Miovision, the Kitchener-based scale-up specializing in IoT-based traffic technologies, announced Tuesday it has successfully raised CDN$120 million, a substantial investment that will help it expand internationally, accelerate growth of its smart-traffic platform and hire more people.

“This funding round will help Miovision realize its goal of becoming the platform by which cities everywhere measure, manage and optimize traffic,” said Miovision co-founder and CEO Kurtis McBride.

The round was led by the venture arm of Telus Corp., supported by a syndicate led by McRock Capital, which invests in industrial IoT companies.

Telus will now hold two positions on Miovision’s board and will become the company’s wireless provider worldwide.

“TELUS is taking bold steps to improve the lives of Canadians by investing in Smart City technology that will connect and empower municipalities to build stronger, safer communities,” said Rich Osborn, Managing Partner, TELUS Ventures.

Miovision, which launched in 2005, has gained substantial traction in recent months helping cities upgrade their traffic management platforms and equip them to leverage the coming connectivity nexus of 5G bandwidth, artificial intelligence, data collection and IoT.

“We can generate data, and ultimately analytics and insights, to allow cities to make more agile, real-time decisions,” McBride told the Globe and Mail.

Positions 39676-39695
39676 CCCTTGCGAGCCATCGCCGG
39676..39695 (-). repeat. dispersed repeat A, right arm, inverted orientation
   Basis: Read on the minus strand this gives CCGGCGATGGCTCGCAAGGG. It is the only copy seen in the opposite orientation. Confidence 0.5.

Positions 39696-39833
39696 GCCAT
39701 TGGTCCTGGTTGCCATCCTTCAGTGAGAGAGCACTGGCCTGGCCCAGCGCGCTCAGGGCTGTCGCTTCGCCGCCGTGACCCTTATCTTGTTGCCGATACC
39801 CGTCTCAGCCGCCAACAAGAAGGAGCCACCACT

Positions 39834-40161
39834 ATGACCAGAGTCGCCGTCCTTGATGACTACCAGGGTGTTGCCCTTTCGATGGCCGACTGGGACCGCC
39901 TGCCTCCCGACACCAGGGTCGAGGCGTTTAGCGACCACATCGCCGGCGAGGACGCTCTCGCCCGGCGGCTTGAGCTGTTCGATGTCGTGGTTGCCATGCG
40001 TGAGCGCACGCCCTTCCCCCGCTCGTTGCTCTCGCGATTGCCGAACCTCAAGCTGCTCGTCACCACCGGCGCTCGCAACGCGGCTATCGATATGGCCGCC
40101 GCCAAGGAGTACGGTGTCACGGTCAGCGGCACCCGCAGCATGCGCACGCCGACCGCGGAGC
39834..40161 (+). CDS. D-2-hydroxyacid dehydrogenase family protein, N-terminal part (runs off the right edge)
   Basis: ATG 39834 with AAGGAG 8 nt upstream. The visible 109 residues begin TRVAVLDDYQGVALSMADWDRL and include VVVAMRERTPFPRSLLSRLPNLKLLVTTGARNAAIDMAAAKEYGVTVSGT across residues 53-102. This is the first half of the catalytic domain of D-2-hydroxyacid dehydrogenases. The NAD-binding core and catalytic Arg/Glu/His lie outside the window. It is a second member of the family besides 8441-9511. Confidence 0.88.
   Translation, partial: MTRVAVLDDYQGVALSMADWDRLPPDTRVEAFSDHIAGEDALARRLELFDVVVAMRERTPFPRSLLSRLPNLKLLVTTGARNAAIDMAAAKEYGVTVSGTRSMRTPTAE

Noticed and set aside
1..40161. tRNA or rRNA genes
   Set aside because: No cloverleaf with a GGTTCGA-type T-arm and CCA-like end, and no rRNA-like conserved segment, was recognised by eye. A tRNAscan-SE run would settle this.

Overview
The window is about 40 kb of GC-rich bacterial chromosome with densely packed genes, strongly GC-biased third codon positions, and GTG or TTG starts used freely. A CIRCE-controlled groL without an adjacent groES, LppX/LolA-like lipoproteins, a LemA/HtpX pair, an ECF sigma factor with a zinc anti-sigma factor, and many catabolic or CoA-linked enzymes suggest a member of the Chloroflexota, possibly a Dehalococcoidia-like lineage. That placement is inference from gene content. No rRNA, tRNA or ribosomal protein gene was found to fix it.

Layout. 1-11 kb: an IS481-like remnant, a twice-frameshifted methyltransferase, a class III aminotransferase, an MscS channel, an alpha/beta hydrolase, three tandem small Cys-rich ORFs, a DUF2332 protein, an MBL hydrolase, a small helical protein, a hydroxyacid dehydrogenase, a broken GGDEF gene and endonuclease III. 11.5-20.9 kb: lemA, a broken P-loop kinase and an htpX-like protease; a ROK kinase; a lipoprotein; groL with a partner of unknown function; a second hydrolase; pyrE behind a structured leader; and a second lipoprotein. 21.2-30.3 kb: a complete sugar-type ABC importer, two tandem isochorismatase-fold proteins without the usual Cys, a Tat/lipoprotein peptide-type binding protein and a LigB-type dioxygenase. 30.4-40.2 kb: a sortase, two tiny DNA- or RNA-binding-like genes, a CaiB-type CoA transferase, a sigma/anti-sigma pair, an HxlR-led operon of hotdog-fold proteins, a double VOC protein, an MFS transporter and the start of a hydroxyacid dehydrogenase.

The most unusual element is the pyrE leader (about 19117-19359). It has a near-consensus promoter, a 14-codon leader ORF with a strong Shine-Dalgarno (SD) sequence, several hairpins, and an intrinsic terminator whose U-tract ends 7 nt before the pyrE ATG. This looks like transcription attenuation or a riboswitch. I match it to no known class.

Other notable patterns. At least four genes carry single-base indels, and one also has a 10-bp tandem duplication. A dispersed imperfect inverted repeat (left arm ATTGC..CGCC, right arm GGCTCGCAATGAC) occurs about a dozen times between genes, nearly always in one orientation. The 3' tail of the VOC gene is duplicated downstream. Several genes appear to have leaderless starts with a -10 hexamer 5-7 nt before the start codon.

Miovision raised CDN$30 million in 2015 and a further CDN$15 million in May of 2018, at which time it had 150 employees. The company said Tuesday it is aiming to hire a further 100 people in the current calendar year, increasing its Canadian workforce by 50 per cent.

Miovision is the anchor tenant at Catalyst137, a sprawling, IoT-themed hub that McBride helped spearhead, and has an office in Cologne, Germany.

The cities of Toronto and Detroit are among those employing the company’s technology.

“If I look out into the five- to 10-year horizon, we see a huge opportunity for us to go out and build that smart-city architecture layer” upon which cities of the future will function, as autonomous vehicles and other trends reshape urban mobility, McBride told Communitech in 2018. “My instinct is that there is a race; if it’s not on already, there’s certainly the horses lining up in the gates.”